A freelance business is definitely not an employment gap. It’s quite the opposite.

In explaining what looks to the naked eye like an employment gap, during an interview, make sure you talk about how you grew your client base as a freelancer through various streams and through networking, and then balanced client work in all sorts of varieties.

That doesn’t sound like a gap in employment at all!

Detail how freelancing showed you what’s important in your work.

If freelancing allowed you to work during nights and weekends so that you could focus on exercise or taking care of a family member during the day, make sure you say something like this during explaining employment gaps.

If freelancing showed you that managing your own client base and managing a project pipeline from start to finish without the bureaucracy of a team is how you work best, then make sure to say you gave it a shot and freelancing gave you this opportunity.

What we mean to say here with this point about how freelancing showed you what’s important in your work is that “work” has a different meaning for everyone, and while it may be difficult for some corporate-minded recruiters to wrap their head around it, use confident language to show that freelancing equals success, too.

Clarify how freelancing was a better fit than working full-time.

If you’re applying for a full-time role after freelancing, keep in mind that recruiters may grill you for why you want to leave freelancing, and therefore, what the “employment gap” on your resume is really referring to.

If freelancing was a better fit because of time, flexibility (like working remotely and traveling) or independence, definitely say so, while commenting that rather than a “gap” in employment, your freelancing was a pivot.

Demonstrate how you took advantage of the opportunity to freelance.

Just like dating, everything in life happens at a specific time. Perhaps you were inspired to freelance by someone you met who showed you it was possible in your profession. In this case, freelancing couldn’t have possibly happened for you earlier; you hadn’t been able to visualize it previously for yourself.

In having some talking points ready to discuss a gap of freelancing during an interview, make sure to emphasize that you seized the opportunity to freelance and flew with it.

Exude confidence while you do this, and the recruiter will have no choice but to be super impressed with your drive and motivation to be a self-starter.

Prove that freelancing was the right career move.

As mentioned above, freelancing is not an employment “gap,” but rather, a career move and a decisive choice.

You may meet freelancers who claim that “freelancing just ‘happened’ to them,” but for most of us, we have to either build a business or leave a full-time job in order to put our time and souls into freelancing full-time.

Prove to the recruiter who’s interviewing you that freelancing provided you with a whole list of benefits (and make sure to never speak negatively about former employers or what your experiences at former roles were missing!).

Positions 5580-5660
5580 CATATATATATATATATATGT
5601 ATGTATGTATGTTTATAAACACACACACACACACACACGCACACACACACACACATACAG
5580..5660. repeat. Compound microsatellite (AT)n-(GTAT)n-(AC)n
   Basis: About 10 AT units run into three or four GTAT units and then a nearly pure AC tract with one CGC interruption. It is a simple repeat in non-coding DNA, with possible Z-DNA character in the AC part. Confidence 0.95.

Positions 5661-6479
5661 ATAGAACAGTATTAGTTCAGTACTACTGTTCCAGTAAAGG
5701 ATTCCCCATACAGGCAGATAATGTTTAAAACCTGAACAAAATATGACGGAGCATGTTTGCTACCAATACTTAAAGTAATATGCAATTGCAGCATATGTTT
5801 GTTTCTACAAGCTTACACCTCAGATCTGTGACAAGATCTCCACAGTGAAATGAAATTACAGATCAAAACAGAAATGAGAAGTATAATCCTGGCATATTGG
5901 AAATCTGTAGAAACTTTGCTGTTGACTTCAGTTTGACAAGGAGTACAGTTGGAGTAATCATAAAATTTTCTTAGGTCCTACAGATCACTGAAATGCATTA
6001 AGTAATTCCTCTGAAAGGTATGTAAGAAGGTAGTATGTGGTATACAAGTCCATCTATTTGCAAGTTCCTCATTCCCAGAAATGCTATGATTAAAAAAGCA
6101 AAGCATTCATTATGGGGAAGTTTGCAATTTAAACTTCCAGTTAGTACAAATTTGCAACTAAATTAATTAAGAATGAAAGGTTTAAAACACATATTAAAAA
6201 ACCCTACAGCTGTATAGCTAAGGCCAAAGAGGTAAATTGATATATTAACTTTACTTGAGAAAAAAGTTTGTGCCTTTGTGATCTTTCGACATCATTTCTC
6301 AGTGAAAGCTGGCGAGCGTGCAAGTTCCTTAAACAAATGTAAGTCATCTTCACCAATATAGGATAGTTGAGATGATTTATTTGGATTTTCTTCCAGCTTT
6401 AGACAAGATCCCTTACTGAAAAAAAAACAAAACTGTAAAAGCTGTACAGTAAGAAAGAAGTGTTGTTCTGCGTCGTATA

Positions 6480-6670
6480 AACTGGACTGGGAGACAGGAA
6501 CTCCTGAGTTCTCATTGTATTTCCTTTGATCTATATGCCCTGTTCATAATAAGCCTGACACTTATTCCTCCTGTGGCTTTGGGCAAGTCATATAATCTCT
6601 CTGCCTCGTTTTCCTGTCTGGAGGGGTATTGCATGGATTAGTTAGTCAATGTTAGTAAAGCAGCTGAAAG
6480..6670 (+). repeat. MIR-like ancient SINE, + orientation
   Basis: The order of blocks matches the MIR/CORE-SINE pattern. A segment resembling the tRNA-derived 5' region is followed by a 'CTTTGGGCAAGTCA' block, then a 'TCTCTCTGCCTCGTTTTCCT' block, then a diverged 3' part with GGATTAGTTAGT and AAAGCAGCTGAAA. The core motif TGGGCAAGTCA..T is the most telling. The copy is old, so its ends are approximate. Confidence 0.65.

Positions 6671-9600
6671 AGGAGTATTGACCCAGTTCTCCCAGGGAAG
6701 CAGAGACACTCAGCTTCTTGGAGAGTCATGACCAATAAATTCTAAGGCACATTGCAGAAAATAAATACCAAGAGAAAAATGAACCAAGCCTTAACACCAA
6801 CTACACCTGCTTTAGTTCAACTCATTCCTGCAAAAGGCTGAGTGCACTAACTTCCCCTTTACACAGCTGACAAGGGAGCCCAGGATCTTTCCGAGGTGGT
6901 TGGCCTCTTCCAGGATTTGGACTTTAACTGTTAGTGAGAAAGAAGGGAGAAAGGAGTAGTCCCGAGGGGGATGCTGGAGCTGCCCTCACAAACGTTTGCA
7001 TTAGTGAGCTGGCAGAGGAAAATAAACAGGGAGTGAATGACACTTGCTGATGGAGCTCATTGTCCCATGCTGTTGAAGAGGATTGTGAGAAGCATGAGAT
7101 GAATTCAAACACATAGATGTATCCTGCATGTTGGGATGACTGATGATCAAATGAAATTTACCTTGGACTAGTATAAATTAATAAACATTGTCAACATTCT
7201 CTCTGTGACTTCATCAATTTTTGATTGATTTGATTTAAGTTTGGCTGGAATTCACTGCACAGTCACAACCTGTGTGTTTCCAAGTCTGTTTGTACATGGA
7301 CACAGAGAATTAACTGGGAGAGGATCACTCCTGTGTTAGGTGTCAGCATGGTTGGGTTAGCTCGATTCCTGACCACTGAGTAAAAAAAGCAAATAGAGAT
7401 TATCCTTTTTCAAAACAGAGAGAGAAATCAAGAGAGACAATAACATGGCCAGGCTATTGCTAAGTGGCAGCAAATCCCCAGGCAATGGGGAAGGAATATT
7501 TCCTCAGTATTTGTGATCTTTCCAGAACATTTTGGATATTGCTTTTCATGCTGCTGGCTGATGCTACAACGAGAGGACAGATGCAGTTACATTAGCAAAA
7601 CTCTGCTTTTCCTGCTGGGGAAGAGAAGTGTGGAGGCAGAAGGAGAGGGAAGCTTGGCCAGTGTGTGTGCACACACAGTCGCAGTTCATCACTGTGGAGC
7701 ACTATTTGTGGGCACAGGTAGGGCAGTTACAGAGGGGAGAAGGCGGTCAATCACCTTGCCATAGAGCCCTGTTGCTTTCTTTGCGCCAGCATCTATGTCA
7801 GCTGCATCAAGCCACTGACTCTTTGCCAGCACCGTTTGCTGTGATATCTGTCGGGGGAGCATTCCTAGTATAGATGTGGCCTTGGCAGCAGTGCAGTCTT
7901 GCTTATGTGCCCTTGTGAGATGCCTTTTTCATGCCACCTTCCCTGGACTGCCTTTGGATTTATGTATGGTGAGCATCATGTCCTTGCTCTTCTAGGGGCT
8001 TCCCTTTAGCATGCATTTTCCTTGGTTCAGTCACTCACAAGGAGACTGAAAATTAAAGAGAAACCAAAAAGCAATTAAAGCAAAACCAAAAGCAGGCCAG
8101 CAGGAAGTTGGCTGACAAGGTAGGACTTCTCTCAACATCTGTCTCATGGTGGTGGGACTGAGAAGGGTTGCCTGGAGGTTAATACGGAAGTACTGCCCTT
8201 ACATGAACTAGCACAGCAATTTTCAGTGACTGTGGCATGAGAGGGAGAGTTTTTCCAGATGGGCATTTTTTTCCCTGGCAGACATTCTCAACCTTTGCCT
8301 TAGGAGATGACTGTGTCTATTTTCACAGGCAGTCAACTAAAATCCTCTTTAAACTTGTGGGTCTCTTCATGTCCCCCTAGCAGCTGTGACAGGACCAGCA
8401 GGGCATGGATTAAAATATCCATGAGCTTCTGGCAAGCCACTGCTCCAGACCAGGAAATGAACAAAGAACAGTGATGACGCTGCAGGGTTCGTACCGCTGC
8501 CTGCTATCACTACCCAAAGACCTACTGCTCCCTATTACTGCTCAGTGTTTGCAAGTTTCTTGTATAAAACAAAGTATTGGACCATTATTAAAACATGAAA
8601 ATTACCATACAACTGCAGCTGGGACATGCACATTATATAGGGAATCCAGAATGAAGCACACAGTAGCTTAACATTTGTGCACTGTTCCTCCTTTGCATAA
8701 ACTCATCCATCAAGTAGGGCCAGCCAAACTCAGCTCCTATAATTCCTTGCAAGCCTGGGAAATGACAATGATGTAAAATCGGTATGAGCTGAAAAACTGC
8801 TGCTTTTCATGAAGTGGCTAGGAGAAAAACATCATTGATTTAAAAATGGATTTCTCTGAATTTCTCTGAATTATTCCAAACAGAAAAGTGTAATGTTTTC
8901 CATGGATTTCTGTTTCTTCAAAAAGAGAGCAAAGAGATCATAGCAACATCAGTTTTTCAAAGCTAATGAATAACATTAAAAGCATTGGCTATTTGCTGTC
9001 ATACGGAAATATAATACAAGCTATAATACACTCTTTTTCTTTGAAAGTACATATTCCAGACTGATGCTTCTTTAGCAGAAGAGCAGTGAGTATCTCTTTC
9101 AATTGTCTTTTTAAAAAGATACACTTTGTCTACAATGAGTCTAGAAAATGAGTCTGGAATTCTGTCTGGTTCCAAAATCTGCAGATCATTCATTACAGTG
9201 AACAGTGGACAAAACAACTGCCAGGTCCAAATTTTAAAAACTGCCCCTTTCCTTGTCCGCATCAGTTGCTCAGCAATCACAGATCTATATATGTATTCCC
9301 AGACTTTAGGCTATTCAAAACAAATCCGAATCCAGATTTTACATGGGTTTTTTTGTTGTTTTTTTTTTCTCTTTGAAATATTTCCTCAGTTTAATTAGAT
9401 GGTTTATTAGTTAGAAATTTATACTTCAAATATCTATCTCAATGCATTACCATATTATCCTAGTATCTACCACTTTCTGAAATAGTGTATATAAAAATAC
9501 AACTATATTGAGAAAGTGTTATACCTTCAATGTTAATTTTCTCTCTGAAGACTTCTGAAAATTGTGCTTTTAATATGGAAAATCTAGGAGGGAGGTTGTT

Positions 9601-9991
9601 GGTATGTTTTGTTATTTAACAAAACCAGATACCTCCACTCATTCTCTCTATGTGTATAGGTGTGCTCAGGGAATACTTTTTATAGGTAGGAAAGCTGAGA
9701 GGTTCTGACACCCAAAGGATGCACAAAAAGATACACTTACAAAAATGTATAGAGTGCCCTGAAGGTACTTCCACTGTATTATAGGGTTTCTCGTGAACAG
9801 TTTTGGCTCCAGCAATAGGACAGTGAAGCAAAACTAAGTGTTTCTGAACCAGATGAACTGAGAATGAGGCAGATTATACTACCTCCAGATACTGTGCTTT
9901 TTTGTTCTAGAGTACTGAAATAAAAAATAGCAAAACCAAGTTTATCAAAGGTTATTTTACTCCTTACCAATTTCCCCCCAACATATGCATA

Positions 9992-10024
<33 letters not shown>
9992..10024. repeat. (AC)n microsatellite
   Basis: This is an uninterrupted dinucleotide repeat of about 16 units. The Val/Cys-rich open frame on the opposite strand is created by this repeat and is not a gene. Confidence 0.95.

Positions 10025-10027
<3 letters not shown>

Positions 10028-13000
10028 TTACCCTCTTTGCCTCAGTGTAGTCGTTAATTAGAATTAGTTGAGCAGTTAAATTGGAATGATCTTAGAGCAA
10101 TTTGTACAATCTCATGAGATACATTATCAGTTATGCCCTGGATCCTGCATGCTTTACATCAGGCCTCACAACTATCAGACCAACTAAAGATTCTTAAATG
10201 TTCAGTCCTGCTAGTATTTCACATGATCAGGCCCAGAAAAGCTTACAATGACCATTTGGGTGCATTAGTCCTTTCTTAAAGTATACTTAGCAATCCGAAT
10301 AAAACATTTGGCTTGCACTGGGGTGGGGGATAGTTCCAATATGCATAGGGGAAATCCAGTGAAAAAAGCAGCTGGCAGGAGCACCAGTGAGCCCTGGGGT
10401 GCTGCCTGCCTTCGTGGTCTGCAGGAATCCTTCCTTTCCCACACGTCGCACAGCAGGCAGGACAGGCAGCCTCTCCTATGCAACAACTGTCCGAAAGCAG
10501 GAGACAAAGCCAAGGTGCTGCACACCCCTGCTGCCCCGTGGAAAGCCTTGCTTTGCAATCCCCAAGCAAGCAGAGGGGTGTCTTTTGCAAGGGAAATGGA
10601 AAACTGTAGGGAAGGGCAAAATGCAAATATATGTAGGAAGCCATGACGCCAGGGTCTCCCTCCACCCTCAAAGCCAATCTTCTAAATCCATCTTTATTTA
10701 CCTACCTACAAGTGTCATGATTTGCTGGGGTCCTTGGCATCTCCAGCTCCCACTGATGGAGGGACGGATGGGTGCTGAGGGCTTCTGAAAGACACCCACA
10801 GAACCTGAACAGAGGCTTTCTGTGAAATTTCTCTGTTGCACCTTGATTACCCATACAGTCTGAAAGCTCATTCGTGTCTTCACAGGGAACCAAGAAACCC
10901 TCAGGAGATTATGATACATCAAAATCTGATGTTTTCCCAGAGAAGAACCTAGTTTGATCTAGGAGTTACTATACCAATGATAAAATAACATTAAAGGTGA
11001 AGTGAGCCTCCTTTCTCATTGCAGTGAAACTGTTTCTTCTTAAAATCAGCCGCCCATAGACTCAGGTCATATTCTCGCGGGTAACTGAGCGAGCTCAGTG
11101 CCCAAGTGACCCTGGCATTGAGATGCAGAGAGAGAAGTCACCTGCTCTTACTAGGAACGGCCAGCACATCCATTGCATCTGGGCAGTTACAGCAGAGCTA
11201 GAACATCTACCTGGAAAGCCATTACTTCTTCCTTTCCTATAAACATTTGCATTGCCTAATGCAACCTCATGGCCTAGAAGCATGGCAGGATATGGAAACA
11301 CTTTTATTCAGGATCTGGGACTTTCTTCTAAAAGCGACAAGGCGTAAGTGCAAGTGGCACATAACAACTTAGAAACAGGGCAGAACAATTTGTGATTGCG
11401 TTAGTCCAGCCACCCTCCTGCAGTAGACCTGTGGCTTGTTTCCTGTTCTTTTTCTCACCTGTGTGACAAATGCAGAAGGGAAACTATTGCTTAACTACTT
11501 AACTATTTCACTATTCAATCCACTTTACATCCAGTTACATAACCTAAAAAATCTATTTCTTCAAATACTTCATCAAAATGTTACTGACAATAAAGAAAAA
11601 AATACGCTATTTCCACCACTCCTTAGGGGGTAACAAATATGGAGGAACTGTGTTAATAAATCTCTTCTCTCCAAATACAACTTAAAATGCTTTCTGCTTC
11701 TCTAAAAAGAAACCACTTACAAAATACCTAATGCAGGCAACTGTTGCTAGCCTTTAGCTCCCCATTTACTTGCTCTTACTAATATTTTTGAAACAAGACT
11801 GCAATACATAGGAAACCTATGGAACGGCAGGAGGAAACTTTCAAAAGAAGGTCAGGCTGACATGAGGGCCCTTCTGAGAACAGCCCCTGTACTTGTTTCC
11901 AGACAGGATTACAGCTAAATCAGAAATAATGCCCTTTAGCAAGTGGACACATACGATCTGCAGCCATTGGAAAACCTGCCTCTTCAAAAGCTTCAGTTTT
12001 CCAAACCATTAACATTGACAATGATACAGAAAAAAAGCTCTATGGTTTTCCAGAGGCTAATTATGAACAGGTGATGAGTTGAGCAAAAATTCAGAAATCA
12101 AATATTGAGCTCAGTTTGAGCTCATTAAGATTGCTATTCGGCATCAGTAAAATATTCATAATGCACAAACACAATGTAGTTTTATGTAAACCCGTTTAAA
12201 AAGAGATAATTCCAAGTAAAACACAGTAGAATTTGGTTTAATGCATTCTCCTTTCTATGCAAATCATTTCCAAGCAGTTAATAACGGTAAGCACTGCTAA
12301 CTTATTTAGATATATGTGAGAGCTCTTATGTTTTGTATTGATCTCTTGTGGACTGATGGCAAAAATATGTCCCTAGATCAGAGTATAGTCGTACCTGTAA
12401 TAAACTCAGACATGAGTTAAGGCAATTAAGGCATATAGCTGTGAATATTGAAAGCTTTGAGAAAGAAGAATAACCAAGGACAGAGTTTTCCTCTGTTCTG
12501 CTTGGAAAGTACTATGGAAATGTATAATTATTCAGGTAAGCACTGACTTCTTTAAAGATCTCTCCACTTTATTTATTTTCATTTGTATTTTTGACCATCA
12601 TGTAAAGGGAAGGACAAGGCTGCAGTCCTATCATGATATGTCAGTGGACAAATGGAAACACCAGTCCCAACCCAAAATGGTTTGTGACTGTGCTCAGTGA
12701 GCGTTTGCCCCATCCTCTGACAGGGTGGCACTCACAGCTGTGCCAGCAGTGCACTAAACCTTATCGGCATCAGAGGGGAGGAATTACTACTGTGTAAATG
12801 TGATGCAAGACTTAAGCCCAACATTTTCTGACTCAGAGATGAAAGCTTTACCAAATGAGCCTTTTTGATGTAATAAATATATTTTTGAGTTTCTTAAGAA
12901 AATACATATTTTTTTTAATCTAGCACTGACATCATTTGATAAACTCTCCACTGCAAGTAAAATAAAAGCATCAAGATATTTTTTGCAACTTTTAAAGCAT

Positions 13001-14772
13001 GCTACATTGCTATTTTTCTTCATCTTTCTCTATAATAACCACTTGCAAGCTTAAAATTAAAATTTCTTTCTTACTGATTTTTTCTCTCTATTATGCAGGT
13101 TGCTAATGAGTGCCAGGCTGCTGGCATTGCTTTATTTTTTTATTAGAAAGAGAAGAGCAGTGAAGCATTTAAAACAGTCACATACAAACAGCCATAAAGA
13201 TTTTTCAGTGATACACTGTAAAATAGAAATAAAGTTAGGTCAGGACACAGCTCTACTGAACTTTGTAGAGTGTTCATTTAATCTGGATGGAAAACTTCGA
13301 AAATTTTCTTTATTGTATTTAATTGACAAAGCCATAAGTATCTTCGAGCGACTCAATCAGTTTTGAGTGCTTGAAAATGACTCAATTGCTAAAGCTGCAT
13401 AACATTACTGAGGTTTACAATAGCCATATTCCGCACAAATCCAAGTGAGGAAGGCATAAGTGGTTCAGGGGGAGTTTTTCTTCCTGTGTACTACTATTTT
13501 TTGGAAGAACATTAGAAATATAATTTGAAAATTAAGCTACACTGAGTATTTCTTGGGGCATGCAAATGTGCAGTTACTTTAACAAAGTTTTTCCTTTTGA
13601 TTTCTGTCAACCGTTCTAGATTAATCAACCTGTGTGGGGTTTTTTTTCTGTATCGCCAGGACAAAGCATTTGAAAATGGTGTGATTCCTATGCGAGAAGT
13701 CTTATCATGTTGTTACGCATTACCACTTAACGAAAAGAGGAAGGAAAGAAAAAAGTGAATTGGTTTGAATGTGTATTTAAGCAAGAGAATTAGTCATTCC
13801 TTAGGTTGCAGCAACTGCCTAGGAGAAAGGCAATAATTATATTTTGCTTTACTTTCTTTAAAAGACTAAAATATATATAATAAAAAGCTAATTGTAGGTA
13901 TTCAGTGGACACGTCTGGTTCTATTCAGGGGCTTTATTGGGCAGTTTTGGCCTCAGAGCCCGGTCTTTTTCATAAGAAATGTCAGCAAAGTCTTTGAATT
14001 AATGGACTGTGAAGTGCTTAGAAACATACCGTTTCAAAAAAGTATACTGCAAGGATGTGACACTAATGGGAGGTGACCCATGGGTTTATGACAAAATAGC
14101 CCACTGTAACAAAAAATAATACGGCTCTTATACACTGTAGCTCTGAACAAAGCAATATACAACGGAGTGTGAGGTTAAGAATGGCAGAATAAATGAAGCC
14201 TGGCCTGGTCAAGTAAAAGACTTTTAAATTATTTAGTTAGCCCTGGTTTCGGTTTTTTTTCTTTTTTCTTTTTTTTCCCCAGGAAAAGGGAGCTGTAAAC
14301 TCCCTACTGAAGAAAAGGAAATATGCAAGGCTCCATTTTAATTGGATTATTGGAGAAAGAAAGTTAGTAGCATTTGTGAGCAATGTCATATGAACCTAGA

Explain how freelancing taught you about time management.

One of the most popular interview questions is, “How do you manage your time?” We’ve probably all heard this one from time to time. Maybe your answer to this question even changes through the years.

With freelancing, you tend to be your own boss. If you have a deadline from a client, it’s up to you whether to deliver early, right on time, or risk delivering late and potentially losing that client (yikes — we don’t recommend this!).

Maybe you’ve heard us talk about our list of best productivity tips for professionals who work independently.

Well, time management is something learned ‘on the job’ during freelancing that can be used as a talking point when you want to explain the benefits of freelancing during what otherwise is perceived as an “employment gap.” It’s just like how you’ll learn what matters in a good freelance client, and when to fire bad ones.

Set the record straight and show those freelancer strengths right from the get-go during an interview.

Clarify if you actually worked MORE as a freelancer than a full-time employee.

Be careful on this one, because no one wants to hear you rant about how many hours a week you worked, in order to sound productive, successful or driven. (However, a great interview question to ask your interviewer is if they have any doubts about your work experience, and this is an opportunity to clarify.)

Instead, eloquently provide evidence about your achievements during your “freelancer gap” between full-time jobs.

Here are some examples:

  • Did you deliver on 3 projects per month, for the entire year you spent freelancing?
  • Did you land 2 new clients per quarter, increasing your revenue and learning how to outsource some of the work?
  • Were you faced with challenges like deciding how to price and bill your services, after some trial and error with freelance clients over the first few months of freelancing?
  • Did you learn what it meant to be available on nights and weekends, learning how to schedule productive meetings with clients all over the world?
  • Did you have so many clients that you actually had to let go of some in order to maintain a healthy balance?

Ready to nail that upcoming interview?

Check out our guide to having a productive remote interview and you’ll be all set. Good luck!